Cultivation key to keeping lawns healthy
Now that the first day of spring has passed, it’s time to start competing with the Joneses on the greenest, most lush lawn and beautiful landscape in the neighborhood.
Following these tips will help you have a healthy lawn.
Most of our lawns in this area are either Bermuda or St. Augustine and are both considered warm-season turf grasses. Fertilize a warm-season grass after it has begun to actively grow, which means waiting until you have mowed the grass a couple of times.
While mowing down the dandelions is a good idea, this does not count as actively growing grass. What you can do now is improve the soil aeration by adding a layer of organic material. Adding a very thin layer of compost is an excellent way to add a few nutrients to your lawn and improve the drainage of a clay soil or the water-holding capacity of sandy soil.
The other thing you can do right now is take a soil test. There are many labs that will analyze your soil to find what nutrients are lacking and provide recommendations on how to improve it. You can find information on how to submit a sample to the Texas A&M AgriLife Extension Soil Lab at soiltesting.tamu.edu. A routine analysis costs $10.
As you may have noticed, cool-season weeds such as dandelions and henbit are actively growing at this time. Mowing regularly can prevent the weeds from developing seed heads. It’s too late for a pre-emergent herbicide (weed killer) on our warm-season weeds that will be here soon.
If weeds are a major problem, you might consider pre-emergent applications in the future. Mark your calendar ahead of time because those dates tend to sneak up. Fall applications should happen in September and spring dates are late February to early March.
There are post-emergent herbicides available, and as with all chemicals, read the label carefully. Many herbicide labels say to avoid applying around or under trees, shrubs or other desirable plants because the chemical can damage or even kill these plants.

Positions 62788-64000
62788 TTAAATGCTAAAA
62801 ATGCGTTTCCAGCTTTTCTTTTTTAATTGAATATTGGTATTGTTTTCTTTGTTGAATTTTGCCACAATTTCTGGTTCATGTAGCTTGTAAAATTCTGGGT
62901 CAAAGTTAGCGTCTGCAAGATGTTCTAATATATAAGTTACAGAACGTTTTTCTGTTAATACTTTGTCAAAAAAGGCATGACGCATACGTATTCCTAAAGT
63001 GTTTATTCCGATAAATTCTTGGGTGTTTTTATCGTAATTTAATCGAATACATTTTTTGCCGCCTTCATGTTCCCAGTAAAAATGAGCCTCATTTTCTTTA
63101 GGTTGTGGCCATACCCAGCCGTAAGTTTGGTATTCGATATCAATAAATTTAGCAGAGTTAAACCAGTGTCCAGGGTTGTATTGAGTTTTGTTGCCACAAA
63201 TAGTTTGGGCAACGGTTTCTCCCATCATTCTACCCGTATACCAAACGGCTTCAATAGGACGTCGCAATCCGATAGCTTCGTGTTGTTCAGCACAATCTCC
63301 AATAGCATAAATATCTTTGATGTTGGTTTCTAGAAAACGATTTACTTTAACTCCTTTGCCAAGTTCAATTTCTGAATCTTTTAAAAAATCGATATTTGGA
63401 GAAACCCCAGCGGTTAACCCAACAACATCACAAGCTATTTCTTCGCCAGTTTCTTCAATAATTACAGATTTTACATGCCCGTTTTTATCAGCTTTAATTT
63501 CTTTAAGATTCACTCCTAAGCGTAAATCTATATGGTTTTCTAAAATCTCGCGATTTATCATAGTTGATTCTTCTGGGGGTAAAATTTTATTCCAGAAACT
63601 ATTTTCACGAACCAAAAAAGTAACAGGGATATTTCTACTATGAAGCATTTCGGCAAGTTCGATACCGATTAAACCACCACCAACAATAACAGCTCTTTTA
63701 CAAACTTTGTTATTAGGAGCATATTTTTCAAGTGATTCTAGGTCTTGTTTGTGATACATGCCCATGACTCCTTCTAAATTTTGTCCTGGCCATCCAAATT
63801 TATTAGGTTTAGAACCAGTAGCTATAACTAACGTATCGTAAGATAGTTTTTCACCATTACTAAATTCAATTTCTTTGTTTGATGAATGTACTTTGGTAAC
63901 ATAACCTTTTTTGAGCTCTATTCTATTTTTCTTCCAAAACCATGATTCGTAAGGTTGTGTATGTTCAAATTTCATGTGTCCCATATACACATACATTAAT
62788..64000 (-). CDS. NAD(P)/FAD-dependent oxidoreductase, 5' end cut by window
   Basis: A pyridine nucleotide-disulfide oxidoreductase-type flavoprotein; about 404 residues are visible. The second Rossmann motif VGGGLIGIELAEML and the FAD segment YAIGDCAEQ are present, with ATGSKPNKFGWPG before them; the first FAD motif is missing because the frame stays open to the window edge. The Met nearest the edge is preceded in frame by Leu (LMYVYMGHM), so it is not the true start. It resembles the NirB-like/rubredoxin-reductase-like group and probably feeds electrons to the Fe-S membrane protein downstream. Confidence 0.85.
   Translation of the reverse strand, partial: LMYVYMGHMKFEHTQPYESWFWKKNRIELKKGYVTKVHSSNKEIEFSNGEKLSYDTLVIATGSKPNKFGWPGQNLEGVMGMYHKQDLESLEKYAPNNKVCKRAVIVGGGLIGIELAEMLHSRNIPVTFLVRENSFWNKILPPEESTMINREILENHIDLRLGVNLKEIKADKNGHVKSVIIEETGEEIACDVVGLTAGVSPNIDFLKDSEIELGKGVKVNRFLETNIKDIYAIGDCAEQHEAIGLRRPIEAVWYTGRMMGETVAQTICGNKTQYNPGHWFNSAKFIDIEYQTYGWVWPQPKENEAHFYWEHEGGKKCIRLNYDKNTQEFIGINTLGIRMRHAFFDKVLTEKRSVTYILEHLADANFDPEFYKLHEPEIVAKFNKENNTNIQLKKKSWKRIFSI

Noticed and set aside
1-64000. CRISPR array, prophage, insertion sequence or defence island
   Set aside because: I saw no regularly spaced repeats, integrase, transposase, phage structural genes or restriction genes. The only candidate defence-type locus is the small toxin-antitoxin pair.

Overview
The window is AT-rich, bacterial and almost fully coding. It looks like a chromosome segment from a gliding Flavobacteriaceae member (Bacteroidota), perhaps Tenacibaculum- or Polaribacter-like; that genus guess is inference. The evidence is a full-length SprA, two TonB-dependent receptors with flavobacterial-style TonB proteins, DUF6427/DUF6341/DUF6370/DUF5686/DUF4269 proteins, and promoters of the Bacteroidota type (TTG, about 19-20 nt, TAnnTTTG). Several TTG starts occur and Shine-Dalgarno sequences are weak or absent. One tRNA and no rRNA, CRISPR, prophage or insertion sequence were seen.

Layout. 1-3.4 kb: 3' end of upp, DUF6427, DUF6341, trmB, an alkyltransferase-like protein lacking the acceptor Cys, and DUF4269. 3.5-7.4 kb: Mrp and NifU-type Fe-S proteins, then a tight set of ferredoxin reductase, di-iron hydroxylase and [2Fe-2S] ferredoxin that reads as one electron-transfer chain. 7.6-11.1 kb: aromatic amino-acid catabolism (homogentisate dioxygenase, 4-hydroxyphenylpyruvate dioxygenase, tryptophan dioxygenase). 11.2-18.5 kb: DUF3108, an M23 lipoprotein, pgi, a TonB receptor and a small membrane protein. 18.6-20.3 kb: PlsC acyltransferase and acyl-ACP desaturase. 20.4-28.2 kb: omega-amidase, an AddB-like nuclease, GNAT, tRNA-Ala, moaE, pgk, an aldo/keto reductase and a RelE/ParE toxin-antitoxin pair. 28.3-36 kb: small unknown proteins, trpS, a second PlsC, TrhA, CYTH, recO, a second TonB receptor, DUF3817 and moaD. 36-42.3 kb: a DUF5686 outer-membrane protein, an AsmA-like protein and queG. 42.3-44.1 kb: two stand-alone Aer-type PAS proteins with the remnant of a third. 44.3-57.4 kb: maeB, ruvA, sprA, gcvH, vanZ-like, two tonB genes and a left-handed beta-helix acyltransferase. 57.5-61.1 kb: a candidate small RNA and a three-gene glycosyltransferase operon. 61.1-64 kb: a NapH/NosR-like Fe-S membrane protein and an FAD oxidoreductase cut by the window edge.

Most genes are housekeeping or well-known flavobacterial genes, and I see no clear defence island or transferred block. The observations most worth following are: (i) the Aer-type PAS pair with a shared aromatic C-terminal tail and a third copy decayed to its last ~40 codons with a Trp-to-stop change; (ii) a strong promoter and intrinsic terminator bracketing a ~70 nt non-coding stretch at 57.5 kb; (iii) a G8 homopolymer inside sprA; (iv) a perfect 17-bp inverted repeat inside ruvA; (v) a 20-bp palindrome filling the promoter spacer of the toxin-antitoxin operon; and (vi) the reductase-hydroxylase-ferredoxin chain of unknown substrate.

Mowing is one of the most critical aspects of maintaining a healthy turf grass. Regular mowing at the right height can keep a lawn healthy and growing densely, which will help deter the growth of weeds.
The best and safest rule of thumb is to never remove more than a third of the leaf blade at any one time.
Many of us mow so infrequently that we could bale our yard clippings. This removes too much of the plant at one time and may even remove the growing point of the grass.
Frequent mowing is not what most homeowners want to hear, but it is one of the secrets to having a dense lawn.
And finally, how should you water your lawn?
Most homeowners overwater their lawns. Water when the lawn needs it and to a depth of 6 inches with each watering. In our clay soils, you may have to run your cycle a few times in one day in order to get the water down that deep without running off.
Quick, frequent watering will produce shallow root systems that don’t survive our hot summers. You can wait to water your lawn until when you see symptoms of drought stress such as a dull bluish color and the leaf blades rolling up.
Lawns that are watered deeply can go five to eight days between watering.
Water is a limited resource and we have many online publications available to help you better understand how to use water responsibly to create a beautiful landscape and green lawn.
For more information, call 940-349-2892, email firstname.lastname@example.org or visit www.dcmga.com.
JANET LAMINACK is the horticulture county extension agent with Texas AgriLife Extension. She can be reached at 940-349-2883 or via email at email@example.com.